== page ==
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  • Provide the autistic student with a safe area to go if he is feeling overwhelmed and needs to unwind.
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  • Autistic students who have been placed into general education classes may find it difficult to fit in or get along.
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  • To help the autistic child realize his potential, his academic coursework and learning environment must be tailored to suit his individual needs, strengths, and weaknesses.
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  • Teaching autistic children in school can help encourage social skills development, increase independence, and improve their chance at future success and happiness.
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  • The online newspaper focuses on vaccines as a possible cause of autistic disorders.
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  • Among the most well known topic in the autistic community is Jenny McCarthy, a celebrity who has a child diagnosed with autism.
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  • Kindergarten activities for autistic children offer good ways to teach many important academic and social skills.
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  • Many autistic children enjoy the singsong pattern of songs, nursery rhymes and poems.
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  • It is a good idea to learn about kindergarten activities for autistic children even when your child is still in preschool.
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  • Autistic Disorder: The most commonly diagnoses type of autism is autistic disorder is autistic disorder, or Kanner's Syndrome.
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  • One specific trait here is that those with autistic disorder want a routine where everything is the same each day.
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  • Pervasive Developmental Disorder: Commonly called PDD or atypical autism, this type of autism is generally given to children who have autistic symptoms but do not fit well within the other categories.
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  • The World of the Autistic Child: Understanding and Treating Autism Spectrum Disorder by Bryna Siegel: The book describes the autism spectrum disorder, the diagnostic process and how to seek the right treatments.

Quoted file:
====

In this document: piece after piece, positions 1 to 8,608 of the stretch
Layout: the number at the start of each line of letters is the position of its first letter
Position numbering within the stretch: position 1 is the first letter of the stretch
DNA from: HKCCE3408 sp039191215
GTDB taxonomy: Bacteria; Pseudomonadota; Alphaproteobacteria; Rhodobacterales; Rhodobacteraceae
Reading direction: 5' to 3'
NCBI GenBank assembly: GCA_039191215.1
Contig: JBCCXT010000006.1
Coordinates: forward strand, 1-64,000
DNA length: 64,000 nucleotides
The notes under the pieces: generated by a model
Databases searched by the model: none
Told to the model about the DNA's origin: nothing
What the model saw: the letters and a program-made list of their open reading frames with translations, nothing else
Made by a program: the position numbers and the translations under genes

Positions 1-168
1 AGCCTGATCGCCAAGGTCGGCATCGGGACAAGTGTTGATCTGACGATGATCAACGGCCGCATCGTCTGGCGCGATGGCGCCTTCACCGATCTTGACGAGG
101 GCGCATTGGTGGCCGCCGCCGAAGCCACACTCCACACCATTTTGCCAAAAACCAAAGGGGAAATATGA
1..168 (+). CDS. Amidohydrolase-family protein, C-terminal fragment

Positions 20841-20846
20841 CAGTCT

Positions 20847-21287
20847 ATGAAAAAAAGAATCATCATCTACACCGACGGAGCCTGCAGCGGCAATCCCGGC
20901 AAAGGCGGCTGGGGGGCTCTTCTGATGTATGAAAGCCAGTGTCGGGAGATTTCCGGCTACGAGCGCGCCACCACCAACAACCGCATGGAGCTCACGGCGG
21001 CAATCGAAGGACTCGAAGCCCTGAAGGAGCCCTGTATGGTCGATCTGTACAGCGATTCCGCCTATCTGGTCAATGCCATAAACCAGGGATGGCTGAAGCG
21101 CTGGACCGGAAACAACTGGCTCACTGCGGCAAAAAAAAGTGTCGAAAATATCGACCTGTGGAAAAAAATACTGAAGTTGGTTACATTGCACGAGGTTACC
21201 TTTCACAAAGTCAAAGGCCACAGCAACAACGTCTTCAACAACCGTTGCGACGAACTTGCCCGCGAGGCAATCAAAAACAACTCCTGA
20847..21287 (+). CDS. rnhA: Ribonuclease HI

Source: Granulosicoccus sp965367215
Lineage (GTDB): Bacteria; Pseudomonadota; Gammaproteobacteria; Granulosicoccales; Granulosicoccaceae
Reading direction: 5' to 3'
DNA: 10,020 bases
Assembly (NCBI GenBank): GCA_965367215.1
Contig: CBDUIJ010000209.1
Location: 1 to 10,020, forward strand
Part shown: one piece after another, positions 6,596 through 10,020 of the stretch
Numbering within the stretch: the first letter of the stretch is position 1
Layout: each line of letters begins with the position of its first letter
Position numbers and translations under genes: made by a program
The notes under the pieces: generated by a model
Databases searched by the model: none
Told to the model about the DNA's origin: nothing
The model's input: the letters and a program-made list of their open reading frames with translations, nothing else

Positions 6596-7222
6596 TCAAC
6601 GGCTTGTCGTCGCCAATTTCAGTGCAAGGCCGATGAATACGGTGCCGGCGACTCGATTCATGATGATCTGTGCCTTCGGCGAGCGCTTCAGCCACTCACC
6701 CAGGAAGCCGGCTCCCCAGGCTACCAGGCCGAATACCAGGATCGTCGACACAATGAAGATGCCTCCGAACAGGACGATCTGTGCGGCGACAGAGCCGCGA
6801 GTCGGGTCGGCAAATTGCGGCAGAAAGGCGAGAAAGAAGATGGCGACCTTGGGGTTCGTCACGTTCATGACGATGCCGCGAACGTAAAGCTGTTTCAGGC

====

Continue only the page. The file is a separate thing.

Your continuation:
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  • Embracing Autism: Connecting and Communicating with Children in the Autism Spectrum by Robert Parish: This book features the stories of autistic children to understand autism better.
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  • The Biology of Autistic Syndromes by Christopher Gillberg and Mary Coleman: The book describes autism and other pervasive developmental disorders.
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  • Let Me Hear Your Voice: A Family's Triumph Over Autism by Catherine Maurice: This is the story of how the author helped two autistic children overcome many of their autism symptoms.
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  • In My Mind: The World Through the Eyes of Autism by Adonya Wong: This children's book describes how an autistic child sees the world explained in a way to help children understand autism.
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  • According to psychiatrist Darold Treffert, about half of all savants are autistic while the other half experiences a variety of disabilities, brain injuries, or brain diseases.
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  • Splinter Skill Savants: This is the most common type of savant, particularly in autistic people.
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  • While most children do not receive a diagnosis until the age of three or four years, many parents of autistic children report noticing symptoms during infancy.
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  • If you suspect your child is exhibiting infant autism symptoms, trust your instincts and demand an evaluation by a professional with experience diagnosing and treating autistic disorders.
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  • Extensive research indicates that early diagnosis and intervention can significantly improve behavior, learning, independence, and quality of life for autistic children and adults.
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  • The term autistic culture means different things to many people within the autism community.